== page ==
The author proposes a quantum-informational holographic model of brain-consciousness-universe interactions based in the holonomic neural networks of Karl Pribram, in the holographic quantum theory developed by David Bohm, and in the non-locality property of the quantum field described by Hiroomi Umezawa. I consider this model an extension of the interactive dualism of Sir John Eccles, of an interconnection between brain and spirit by means of quantum microsites named dendrons and psychons. I propose a dynamic concept of consciousness seen as a holoinformational flux interconnecting the holonomic informational quantum brain dynamics, with the quantum informational holographic nature of the universe. This self-organizing flux is generated by the holographic mode of treatment of neuronal information and can be optimized through practices of deep meditation, prayer, and others states of higher consciousness that underlie the coherence of cerebral waves. In brain mapping studies performed during the occurrence of these harmonic states we can see the spectral array of brain waves highly synchronized and perfectly ordered like a unique harmonic wave, as if all frequencies of all neurons from all cerebral centers played the same symphony. This highly coherent brain state generates the non-local holographic informational cortical field of consciousness that interconnect the human brain and the holographic cosmos. The comprehension of this holonomic quantum informational nature of brain-consciousness-universe interconnectedness allows us to solve the old mind-matter cartesian hard problem, unifying science, philosophy, and spiritual traditions in a more transdisciplinary, holistic, integrated paradigm. In this new arrangement cosmovision, consciousness and transpersonal phenomena becomes part of Science and of the very holoinformational nature of the Holographic Conscious Multiverse.


1.  Dr. C. Legendy, Columbia University ( :

"One old argument for the existence of a soul, whose roots in Western thought go back least to Descartes, can be re-phrased in modern terms by making an observation regarding the nature of connectivity between neurons.  The neurons in our brain are not connected in a tree structure, as would be expected if a single neuron played a commanding role; instead, large pools of neurons appear to be at the same decision-making level.  Since the whole network acts together in a purposeful way, there seems to be a need for an independent outside agent to play the role of central commander.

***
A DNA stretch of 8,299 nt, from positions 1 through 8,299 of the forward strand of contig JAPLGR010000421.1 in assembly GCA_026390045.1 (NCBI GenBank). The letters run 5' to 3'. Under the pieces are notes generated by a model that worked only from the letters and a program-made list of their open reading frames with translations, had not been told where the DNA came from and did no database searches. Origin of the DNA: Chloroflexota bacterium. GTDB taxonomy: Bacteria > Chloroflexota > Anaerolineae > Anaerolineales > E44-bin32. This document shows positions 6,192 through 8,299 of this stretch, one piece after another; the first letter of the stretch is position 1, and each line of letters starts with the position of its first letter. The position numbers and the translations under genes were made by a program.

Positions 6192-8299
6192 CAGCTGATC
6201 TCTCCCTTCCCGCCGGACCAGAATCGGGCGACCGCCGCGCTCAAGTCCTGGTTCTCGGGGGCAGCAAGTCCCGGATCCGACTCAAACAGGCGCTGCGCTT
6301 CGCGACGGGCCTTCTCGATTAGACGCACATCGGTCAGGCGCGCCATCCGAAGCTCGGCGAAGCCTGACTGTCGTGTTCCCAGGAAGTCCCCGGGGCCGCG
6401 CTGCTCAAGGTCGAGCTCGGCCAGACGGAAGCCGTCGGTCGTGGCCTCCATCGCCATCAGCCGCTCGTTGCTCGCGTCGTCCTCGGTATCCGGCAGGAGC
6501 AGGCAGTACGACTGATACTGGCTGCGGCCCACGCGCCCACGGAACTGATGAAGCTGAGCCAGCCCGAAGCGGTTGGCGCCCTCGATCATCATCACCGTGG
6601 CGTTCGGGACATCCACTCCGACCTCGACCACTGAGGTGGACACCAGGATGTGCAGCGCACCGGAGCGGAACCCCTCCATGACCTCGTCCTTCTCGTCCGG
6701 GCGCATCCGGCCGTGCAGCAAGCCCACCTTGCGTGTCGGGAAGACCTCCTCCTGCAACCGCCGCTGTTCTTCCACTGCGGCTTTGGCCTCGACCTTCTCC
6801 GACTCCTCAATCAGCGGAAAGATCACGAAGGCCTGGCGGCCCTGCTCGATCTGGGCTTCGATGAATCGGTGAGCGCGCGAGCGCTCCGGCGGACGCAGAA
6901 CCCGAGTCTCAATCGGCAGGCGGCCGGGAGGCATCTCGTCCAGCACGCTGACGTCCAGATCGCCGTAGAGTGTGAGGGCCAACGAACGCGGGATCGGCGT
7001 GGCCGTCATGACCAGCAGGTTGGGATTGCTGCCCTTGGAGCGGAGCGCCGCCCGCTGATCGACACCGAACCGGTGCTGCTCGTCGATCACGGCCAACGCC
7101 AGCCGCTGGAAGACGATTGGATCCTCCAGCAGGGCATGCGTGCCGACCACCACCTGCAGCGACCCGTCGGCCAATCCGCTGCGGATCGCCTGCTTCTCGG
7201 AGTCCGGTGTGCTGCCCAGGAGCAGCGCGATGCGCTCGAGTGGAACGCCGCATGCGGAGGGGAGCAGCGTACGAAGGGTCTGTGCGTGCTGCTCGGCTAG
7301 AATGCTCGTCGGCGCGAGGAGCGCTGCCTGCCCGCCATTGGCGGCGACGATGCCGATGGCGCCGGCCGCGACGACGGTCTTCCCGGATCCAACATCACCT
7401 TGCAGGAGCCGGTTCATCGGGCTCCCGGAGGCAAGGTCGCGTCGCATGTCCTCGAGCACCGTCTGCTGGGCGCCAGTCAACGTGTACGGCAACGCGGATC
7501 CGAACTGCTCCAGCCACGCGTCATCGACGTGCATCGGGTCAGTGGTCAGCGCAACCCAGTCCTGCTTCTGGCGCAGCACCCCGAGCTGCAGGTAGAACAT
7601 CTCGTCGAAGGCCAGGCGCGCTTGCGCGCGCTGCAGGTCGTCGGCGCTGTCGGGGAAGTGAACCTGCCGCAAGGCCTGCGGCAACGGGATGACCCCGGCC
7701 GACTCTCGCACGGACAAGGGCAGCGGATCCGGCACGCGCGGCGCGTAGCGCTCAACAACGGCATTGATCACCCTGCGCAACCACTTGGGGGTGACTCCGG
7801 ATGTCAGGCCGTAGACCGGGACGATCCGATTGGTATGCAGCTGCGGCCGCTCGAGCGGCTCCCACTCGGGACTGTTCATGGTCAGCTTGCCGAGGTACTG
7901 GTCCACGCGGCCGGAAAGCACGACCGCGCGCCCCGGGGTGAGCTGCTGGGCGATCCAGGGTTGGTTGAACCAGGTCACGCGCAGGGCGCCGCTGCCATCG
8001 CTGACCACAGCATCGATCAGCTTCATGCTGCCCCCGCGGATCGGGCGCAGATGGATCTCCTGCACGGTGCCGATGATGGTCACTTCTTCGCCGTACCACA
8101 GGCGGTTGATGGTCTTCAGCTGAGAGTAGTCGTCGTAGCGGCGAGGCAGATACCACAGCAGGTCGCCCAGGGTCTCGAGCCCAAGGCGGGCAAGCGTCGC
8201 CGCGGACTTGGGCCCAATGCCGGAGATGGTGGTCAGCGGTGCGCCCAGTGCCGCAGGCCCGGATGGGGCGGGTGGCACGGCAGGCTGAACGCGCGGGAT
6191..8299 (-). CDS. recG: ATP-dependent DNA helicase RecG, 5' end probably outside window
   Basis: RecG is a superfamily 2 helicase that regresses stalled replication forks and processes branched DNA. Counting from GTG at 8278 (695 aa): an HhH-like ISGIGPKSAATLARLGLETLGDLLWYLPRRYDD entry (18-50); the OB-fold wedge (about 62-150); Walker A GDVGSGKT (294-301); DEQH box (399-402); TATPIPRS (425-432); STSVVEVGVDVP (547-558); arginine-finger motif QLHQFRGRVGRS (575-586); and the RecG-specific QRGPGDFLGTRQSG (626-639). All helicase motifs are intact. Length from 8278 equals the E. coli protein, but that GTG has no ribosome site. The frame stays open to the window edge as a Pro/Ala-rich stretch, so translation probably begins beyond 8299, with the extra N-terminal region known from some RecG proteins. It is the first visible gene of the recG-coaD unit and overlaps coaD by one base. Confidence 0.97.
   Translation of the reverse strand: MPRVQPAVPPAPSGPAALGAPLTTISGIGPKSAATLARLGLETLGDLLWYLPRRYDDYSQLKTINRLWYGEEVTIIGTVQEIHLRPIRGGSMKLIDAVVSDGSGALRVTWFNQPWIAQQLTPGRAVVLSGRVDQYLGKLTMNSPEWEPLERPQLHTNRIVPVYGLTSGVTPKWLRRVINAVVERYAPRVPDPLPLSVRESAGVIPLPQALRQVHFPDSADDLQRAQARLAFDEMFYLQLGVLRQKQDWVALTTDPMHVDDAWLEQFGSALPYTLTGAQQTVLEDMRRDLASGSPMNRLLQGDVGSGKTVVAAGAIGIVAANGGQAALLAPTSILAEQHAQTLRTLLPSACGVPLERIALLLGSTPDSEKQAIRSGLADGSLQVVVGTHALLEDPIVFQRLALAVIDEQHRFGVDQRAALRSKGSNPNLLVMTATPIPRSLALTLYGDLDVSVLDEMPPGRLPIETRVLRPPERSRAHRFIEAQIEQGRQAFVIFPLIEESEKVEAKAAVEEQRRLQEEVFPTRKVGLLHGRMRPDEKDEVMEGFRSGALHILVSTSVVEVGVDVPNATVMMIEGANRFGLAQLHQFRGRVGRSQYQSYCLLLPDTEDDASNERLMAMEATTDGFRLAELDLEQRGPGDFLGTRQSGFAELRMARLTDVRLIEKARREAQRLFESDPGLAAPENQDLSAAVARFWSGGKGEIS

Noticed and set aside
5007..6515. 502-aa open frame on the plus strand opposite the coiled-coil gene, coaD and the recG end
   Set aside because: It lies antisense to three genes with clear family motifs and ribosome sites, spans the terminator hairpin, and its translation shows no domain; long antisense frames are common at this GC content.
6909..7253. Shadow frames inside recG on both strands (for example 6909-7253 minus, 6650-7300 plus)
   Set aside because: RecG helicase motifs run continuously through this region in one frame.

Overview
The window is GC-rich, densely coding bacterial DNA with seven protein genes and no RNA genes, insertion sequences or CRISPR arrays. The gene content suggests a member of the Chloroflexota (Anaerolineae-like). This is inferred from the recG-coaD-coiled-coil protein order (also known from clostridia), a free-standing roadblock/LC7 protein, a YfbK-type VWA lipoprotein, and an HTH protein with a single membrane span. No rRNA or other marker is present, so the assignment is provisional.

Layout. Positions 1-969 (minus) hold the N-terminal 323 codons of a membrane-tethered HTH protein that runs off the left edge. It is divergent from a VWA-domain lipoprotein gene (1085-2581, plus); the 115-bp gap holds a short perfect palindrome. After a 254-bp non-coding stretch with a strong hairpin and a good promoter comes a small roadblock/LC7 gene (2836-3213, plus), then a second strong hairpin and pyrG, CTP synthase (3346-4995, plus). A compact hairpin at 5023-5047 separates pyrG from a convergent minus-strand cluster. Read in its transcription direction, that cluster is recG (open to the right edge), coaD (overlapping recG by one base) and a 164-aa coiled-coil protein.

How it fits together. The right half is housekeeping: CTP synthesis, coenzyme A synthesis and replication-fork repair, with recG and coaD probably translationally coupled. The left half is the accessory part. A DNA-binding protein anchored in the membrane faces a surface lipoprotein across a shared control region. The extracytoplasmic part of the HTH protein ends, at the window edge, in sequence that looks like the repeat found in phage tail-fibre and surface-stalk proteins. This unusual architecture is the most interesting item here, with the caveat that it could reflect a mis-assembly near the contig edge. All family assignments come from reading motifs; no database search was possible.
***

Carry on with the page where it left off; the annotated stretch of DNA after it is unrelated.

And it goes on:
I recently wrote a book (Circuits in the Brain, Springer, 2009) where I touch on the subject.  Although my book does not comment on the existence or non-existence of a soul, it does outline a way to solve the problem of centralized command without postulating an outside agent.  The discussion is contained in the section I entitled "Firing games: goal-directed behavior without a leader."  
As it happens, it is enough to assume that the network of neurons is capable of a limited number of "operating modes" and that in the different modes separate sets of rules are followed by the neurons.  The modes and the rules, once implemented, can accomplish a feat which may at first glance appear impossible: coordinated goal-directed action in which many neurons participate and in which no neuron plays the role of a leader.  
What makes it possible is that all the interacting cells and localities share the same preprogrammed mode definitions. The shared rules are what lend the overall activity the appearance of coordination.